The most difficult aspect of growing hoyas is finding correctly labelled ones. Many people don't care a bit what their hoyas are called - or even, if they have names. They grow by God and by guess or pure animal instinct and never lose a plant. Others like to learn about their plants' native habitats and try to match climatic and soil conditions to those habitats. That is next to impossible for Hoya growers because dealers call plants by whatever names suit them. It does one little good to know that Hoya griffithii, Hook.f., for example, is a native to northern India, Sikkim and Nepal, if the plant one buys with that label actually came for an island in the southern part of the Solomons, which is exactly where the one I got so labelled originated. One grower (no longer in business) once listed over 200 different species names. I bought every single one of them and learned, to my sorrow, that the dealer had only 7 different correctly identified species and one of those was labeled only half right. All the rest were either duplicates of those seven with different labels or cultivars of them, plus a number of unidentified numbered species.

go to top Hoya Pests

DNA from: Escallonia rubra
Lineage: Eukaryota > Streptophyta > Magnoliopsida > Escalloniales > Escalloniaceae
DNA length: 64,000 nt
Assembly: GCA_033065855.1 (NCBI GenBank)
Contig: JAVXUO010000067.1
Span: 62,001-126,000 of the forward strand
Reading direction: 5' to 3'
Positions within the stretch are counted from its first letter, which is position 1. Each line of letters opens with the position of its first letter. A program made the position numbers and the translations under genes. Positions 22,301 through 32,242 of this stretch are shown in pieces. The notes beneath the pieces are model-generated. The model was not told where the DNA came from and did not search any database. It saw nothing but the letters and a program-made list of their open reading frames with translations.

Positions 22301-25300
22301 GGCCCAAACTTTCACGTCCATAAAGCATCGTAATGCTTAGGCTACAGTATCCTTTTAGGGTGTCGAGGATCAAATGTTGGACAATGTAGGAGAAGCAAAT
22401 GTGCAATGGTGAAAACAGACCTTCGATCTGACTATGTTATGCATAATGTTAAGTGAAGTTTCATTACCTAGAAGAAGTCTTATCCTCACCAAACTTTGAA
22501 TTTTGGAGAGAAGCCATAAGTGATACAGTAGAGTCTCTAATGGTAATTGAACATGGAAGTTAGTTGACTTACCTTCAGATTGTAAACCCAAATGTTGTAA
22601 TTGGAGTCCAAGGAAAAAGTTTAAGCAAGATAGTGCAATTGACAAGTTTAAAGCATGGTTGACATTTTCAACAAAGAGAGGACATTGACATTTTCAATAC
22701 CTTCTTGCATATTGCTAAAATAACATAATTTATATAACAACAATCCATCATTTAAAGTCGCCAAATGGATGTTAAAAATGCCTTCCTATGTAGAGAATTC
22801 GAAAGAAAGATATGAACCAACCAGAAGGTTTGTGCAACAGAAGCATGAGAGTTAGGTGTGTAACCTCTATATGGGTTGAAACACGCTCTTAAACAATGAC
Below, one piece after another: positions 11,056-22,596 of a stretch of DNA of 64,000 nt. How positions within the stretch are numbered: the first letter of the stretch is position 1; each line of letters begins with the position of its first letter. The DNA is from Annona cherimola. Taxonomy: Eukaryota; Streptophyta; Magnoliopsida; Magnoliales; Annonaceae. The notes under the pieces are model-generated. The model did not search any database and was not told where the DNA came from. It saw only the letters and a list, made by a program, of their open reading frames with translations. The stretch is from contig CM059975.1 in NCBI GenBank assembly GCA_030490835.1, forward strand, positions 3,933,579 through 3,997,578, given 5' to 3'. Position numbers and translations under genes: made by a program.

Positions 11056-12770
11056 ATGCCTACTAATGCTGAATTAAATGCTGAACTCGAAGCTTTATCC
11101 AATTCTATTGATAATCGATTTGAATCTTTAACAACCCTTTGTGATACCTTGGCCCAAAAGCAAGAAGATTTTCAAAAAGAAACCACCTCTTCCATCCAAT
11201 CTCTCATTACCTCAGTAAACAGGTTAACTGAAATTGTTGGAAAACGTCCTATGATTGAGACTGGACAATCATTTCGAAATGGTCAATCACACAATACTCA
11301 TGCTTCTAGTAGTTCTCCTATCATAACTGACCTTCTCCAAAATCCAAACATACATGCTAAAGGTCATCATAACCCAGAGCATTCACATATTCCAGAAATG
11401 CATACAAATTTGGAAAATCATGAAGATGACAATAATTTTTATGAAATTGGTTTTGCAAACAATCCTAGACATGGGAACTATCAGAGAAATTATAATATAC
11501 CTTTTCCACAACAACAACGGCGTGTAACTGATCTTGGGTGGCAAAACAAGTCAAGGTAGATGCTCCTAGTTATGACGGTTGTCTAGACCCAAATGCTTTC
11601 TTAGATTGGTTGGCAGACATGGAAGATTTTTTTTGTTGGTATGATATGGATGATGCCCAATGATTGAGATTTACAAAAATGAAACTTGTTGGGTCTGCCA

Hoyas are liked by three common garden pests, aphids, mealy bugs, red spider mites and scales. These are easily controlled by systemic insecticides, unless you are opposed to their use. Many control them with plain old rubbing alcohol. Many spray it on the plants right from the bottle. Others dilute it with water and add soap or sticker spreaders to it. Some say you should wash the alcohol off after it has done its job, but it isn't necessary. It does no harm as long as the sun doesn't hit the plants while they are still wet - it is no different than plain water in that respect. Some use insecticidal soaps. I have found the use of alcohol and insecticidal soaps to be worthless, except that alcohol applied to a swab, used to wipe the insects off does a pretty good job but this is extremely impractical in a large collection and could become a full time job. Others use preying insects. We in Atlanta learned the hard way a few years ago that preying insects, which are not native to the area can create more problems than they solve. Once they feed on the mealy bugs, they start looking for other food and that food may not be what you'd like them to feed on. Also when removed from their natural homes they must find other nesting places to their liking. Ten million non-native Lady Beetles crawling all over one's ceilings, floors, furniture and inhabiting one's bread box will cure one of importing exotic preying insects very quickly. If one has only a few plants, swabbing with alcohol is the ideal method of ridding ones plants of insect pests. In a greenhouse with several thousand plants, chemical control is the only practical solution. If you can afford to hire professional handlers to apply the chemicals, I strongly advise it. If you do it yourself, be sure that you follow the directions on the container precisely and wear protective clothing. The best method of pest control is still to avoid them in the first place. Keeping all new plants isolated for about six weeks before introducing them into your pest free collection is the best advise you will ever follow.